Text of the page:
More than 30 minutes after Kansas State's basketball team stunned a predominantly pro-Kansas University crowd at Allen Fieldhouse, the southwest corner of the old barn kept rockin'.
Hundreds of K-State fans - some too young even to have been alive when the Wildcats last beat the Jayhawks - were celebrating in giddy fashion after KSU's 59-55 victory Saturday, chanting the names of everyone to come out of KSU's locker room and begging for high-fives from them at the same time.
It was deafening 100 feet away, under a stairwell, where media members were trying to conduct interviews with KSU players. One reporter quipped it almost sounded like a game still was being played in the fieldhouse.
Keep in mind, of course, just how long it had been since KSU topped KU. Twelve years. Thirty-one games. Three coaches. Too much mediocrity.
"I don't have any words to say how it felt," senior Schyler Thomas said. "It's the type of game you dream about."
The postgame celebration reflected such magnitude. KSU coach Jim Wooldridge sought out Cartier Martin at center court and gave him a huge bear hug.
Akeem Wright and Tyler Hughes each took time to taunt the KU student section.
Martin emerged to the reporter's area and shouted, "All right!" before calming down to do interviews.
And Wooldridge, with more at stake than any player, seemed to have the weight of a state lifted off his shoulders - after acting unusually depressed following a horrid showing Wednesday in a 57-42 home loss to Nebraska.
"Pretty unbelievable," Wooldridge said. "Wednesday to Saturday? Pretty unbelievable."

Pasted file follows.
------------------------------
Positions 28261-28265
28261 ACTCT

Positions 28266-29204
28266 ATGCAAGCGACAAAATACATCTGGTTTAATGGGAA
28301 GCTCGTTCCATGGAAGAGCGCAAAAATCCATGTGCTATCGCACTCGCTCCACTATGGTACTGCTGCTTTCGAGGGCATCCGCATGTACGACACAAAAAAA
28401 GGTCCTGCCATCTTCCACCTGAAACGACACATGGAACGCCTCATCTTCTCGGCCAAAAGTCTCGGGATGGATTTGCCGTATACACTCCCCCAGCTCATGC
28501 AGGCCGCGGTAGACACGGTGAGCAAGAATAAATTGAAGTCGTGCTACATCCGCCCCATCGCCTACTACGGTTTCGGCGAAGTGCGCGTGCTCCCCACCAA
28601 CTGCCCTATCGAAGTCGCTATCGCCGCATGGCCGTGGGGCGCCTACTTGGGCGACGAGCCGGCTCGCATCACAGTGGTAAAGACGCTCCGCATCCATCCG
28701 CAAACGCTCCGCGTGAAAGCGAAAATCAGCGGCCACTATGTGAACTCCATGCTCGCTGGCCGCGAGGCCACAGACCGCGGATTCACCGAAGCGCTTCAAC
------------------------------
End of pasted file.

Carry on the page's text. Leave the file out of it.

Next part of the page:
Against the Huskers, Kansas State made five two-point baskets the entire night and was lucky to hit 40 points in the 40-minute game.
But against Kansas, the Wildcats' zone defense that kept the Jayhawks contained long enough. Slowly, KSU erased a 12-point deficit that seemed destined to spell the usual doom for Wildcat faithful.
Dramane Diarra made long jumpers. Thomas provided a spark. Seldom-scoring Clent Stewart dropped 15 points, many in the key second-half surge.
In the end, it was KSU's 19-4 run that broke KU's back - and broke a massive streak in the process.
"The locker room was crazy," Diarra said. "Everybody jumping, everybody yelling, screaming, crying. : Not me, though. I'm tough."
The relief could be sensed in every Wildcats' voice - not to mention the hundreds of fans who stuck around to show their appreciation afterward.
"It's difficult to explain. It really is," Wooldridge said. "The week has been really difficult. I thought the way we played in the first half was maybe a reflection of the week.
"And then, for whatever reason, we were able to regain some composure and play with some poise and play our best half of basketball to beat a very good basketball team on their home floor. It's an improbable win."